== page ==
The wisdom in Proverbs : an integrated reading of the book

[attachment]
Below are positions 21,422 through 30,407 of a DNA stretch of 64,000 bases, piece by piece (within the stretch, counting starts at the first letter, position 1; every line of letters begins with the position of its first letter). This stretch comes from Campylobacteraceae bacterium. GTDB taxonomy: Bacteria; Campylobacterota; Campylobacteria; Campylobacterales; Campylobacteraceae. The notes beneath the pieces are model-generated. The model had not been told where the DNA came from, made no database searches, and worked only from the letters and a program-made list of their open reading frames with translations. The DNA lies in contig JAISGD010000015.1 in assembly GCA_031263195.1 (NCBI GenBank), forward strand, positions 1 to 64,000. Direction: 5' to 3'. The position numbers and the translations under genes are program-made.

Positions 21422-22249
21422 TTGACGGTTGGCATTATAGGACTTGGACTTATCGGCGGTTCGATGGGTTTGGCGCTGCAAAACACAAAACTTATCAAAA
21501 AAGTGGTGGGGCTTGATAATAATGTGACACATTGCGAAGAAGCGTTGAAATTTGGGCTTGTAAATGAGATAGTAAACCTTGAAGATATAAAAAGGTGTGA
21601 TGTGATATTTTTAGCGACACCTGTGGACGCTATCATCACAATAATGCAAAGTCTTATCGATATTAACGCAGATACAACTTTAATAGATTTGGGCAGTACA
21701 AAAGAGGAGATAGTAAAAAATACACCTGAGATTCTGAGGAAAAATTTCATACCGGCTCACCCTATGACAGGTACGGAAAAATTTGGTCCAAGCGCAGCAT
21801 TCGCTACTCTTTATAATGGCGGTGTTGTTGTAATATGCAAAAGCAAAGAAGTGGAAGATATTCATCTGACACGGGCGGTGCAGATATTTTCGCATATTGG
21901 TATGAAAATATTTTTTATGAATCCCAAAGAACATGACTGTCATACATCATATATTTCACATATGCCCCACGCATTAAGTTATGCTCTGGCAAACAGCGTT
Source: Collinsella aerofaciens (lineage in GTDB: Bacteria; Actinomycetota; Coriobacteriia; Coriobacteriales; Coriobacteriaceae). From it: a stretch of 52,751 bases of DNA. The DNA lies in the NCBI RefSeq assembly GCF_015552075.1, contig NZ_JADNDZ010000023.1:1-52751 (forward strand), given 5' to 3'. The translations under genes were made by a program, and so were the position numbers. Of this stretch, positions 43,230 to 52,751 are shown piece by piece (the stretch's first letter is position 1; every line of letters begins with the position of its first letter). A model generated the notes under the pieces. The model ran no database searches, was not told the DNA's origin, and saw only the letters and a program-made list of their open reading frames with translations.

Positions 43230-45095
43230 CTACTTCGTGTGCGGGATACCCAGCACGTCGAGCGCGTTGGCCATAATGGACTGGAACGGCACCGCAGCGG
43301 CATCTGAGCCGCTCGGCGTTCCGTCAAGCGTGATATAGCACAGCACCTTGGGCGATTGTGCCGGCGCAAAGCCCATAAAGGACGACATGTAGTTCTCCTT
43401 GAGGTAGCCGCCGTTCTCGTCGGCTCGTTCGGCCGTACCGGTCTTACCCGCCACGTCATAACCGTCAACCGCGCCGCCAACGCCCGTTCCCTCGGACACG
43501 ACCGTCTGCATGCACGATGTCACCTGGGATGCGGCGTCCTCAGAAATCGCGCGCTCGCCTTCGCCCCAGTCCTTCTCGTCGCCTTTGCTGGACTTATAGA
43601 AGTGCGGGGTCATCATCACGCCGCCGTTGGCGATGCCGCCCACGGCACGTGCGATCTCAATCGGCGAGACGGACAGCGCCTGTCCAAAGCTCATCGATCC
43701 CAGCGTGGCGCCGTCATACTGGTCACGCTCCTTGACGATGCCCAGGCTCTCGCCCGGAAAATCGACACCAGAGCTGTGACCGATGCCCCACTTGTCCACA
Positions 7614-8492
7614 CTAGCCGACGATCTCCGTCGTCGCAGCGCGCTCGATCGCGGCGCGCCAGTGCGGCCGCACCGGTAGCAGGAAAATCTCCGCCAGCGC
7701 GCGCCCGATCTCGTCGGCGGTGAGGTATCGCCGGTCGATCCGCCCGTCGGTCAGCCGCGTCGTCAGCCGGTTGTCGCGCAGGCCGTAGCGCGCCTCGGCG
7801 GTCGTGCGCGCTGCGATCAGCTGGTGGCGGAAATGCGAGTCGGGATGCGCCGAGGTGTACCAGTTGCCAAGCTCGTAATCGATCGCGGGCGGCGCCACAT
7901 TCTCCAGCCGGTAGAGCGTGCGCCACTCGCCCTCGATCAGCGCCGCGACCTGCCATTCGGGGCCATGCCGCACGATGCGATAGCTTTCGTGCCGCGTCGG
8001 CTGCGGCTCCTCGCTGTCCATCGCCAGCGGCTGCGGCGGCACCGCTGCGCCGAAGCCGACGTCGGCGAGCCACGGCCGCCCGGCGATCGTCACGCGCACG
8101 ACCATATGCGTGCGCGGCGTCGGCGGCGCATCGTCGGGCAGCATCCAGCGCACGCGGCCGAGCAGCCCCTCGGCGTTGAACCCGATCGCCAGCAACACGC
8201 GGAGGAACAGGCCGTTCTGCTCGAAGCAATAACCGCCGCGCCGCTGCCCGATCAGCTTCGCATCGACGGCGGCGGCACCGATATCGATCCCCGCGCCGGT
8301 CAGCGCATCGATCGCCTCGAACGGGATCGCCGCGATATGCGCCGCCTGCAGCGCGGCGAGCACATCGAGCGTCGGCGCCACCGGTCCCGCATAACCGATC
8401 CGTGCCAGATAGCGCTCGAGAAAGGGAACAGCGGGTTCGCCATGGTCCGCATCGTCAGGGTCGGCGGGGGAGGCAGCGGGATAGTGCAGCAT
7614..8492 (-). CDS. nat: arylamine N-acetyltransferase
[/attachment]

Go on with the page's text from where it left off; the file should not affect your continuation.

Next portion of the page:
This study illuminates the overall structure of the book of Proverbs by identifying an overlooked formal feature of Ancient Near Eastern Instructional literature. I survey Ancient Near Eastern (ANE) Instruction and show, where there is extant material available, that each Instruction displays a three part form: introduction, instruction, and epilogue. I argue that the traditional divisions of the Book of Proverbs correspond to the three part structure of Instruction. By drawing attention to Proverbs' structural similarity with ANE Instruction an "integrated" reading of the Book of Proverbs may be facilitated. The formal similarity of ANE Instruction does not presage similarity of content, and I argue that the content of Proverbs' introduction reflects biblical traditions about wisdom. The recollection of biblical themes by Proverbs' introduction demonstrates Proverbs' integration with biblical literature. Though Proverbs displays the form of Instruction and recalls biblical traditions about divine wisdom, it does not entirely affirm these traditions. By embodying wisdom in the Figure of Wisdom (Woman Wisdom), Proverbs says something new. Proverbs' characterization of Woman Wisdom as a liminal character is suggestive with respect to her audience. In examining the second part of Instruction, the instruction, I accent instruction which harmonizes with Proverbs" characterization of Woman Wisdom found in the introduction. Finally, I explain how the last two chapters of Proverbs, 30 and 31, are formally epilogue, the final part of ANE Instruction's three part form. I show how these epilogues to Proverbs look back to themes of the introduction and respond to the instruction of the second part. I then present an integrated reading of the Book of Proverbs based on the formal and conceptual features I have identified.